Last week saw lean hog futures plummet with the near-term months of October and December declining over $6.00. We have to say not sure why the big decline. Our observations:
- Lean hog prices are strong, the National Lean hog price averaged $1.17 lb. last Friday. October futures closed 93¢ lb. The future traders are projecting that hogs will decline 24¢ lb. over the next few weeks. Seems like a huge drop to us.
- A few weeks ago, Iowa – S. Minnesota average hog weights continued low at 275.7 lbs. compared to a year ago at 277.6 lbs. Reflecting to us a current inventory.
- U.S. hog slaughter last week continued the trend of less hogs. 2,395,000 compared to 2,432,000 a year ago. Year to date U.S. hog harvest is down 3.5%. All indications are that hog supply will continue lower than a year ago.
- USDA pork cut-out calculation was $1.17 lb. last Friday. Choice Beef cut-outs $2.64 lb. Pork a real value option compared to Beef should be demand supportive.
- Whole Chicken prices continue to decline last week at $1.29 lb. a few weeks ago in the $1.60 lb. range. Chicken slaughter running 1-2% over a year ago. A year ago, the price was $1.04 lb.
- We are not sure what lean hog futures will do in the near term. We wonder sometimes if futures price discovery is about as relevant to commercial pig production as show pigs. Time will tell but we expect October hogs will be selling stronger than Friday’s lean hog futures would indicate.
- Spain the largest hog producer in Europe set a new record price for hogs last week at 1.71 Euros/kg (liveweight). Since January 20, when the national price was set at 1.02 Euros/kg the Spanish market has not had a week of decline. It’s been a steady rise.
- Germany the second largest producer has also seen a jump in hog prices to 2 Euros/kg (carcass). At the end of January Germany was 1.2 Euros/kg. Germany’s prices suffered from pork export issues caused by ASF. Some believe the combination of hogs selling under the cost of production and new environmental – animal welfare regulations could have made Germany’s sow herd decline by 500,000 – 600,000 sows.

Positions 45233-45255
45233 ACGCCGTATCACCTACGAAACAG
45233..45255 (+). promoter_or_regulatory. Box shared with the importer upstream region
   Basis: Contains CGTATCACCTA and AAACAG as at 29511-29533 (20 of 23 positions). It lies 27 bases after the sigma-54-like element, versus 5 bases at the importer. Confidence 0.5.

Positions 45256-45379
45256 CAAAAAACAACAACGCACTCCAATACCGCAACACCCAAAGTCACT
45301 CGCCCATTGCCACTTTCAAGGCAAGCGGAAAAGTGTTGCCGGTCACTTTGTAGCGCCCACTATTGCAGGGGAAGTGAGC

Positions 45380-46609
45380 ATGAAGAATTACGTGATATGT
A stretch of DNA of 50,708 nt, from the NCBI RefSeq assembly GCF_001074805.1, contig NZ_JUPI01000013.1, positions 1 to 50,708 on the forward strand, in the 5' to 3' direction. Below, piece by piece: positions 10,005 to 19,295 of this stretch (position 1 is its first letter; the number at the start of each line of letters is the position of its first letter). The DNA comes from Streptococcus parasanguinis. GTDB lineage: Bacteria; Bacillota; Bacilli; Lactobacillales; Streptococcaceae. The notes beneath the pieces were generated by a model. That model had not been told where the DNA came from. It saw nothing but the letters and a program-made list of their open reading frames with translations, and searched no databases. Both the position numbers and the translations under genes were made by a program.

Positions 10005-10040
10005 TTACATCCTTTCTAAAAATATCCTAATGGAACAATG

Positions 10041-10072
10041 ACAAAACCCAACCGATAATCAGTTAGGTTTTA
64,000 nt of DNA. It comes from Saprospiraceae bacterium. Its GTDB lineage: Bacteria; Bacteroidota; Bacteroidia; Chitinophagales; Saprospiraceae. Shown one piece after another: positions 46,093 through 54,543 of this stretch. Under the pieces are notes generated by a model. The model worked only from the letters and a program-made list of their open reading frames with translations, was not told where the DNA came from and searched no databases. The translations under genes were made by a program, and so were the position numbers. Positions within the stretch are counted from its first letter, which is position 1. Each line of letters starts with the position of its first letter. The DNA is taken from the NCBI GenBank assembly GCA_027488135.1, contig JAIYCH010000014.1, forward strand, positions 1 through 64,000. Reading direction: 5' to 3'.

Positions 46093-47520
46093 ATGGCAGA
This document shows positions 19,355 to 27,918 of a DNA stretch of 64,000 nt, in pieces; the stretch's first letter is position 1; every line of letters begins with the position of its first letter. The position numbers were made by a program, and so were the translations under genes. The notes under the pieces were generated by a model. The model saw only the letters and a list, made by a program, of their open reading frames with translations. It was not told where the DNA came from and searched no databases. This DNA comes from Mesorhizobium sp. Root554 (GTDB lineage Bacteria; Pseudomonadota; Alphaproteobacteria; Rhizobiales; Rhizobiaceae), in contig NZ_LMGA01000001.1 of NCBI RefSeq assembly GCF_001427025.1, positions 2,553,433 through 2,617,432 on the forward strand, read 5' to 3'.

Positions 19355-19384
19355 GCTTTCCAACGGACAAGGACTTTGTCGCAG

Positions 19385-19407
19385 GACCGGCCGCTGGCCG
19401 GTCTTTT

- Denmark is also seeing a decline in pig inventory. The July 1st compared to last year inventory of slaughter pigs was down 991,000 (-8.2%) and the sow herd was down by 84,000 (-6.5%). At the end of February, the Danish slaughter price was 7.90 DKK/kg (46.6¢ U.S./lb.), last week it was 11.80 DKK/kg (70¢ U.S./lb.)
A factor that affects both European and U.S. competitiveness is the U.S. dollar to Euro exchange rate. Currently, they are at par 1 to 1. Not so long ago the Euro was 1.1 to 1.15 to the U.S. dollar. The current exchange rate of 1 to 1 helps European pork be more competitive in global markets but on the flip side has made feedstuffs mostly priced in U.S. dollars globally more expensive.
North America’s largest competitor in global pork exports is Europe. As Europe’s supply of pork continues to decline and prices continue to rise both Europe and North America will benefit from less pork driving prices.
We have written several times about the continued increase in sow mortality reflected in USA sow data. Now at 14% plus average many systems are approaching 20% and beyond in the farms using the prolapse generating genetics of you all know who.
Recently we heard a producer make the comment “Why as an industry do we accept sow mortality greater than pre-weaning mortality?” SMS – MetaFarms data systems calculated a dead sow is a lost opportunity of $1,000 each. Do the arithmetic on your own farm, what is each 1% worth? As Albert Einstein in a well-used quote said, “Insanity is doing the same thing over and over again and expecting a different result.”
Einstein wasn’t in swine production but we would expect he would have realized buying the same genetics over and over and continuing to have the same results of huge sow attrition would lead to a change.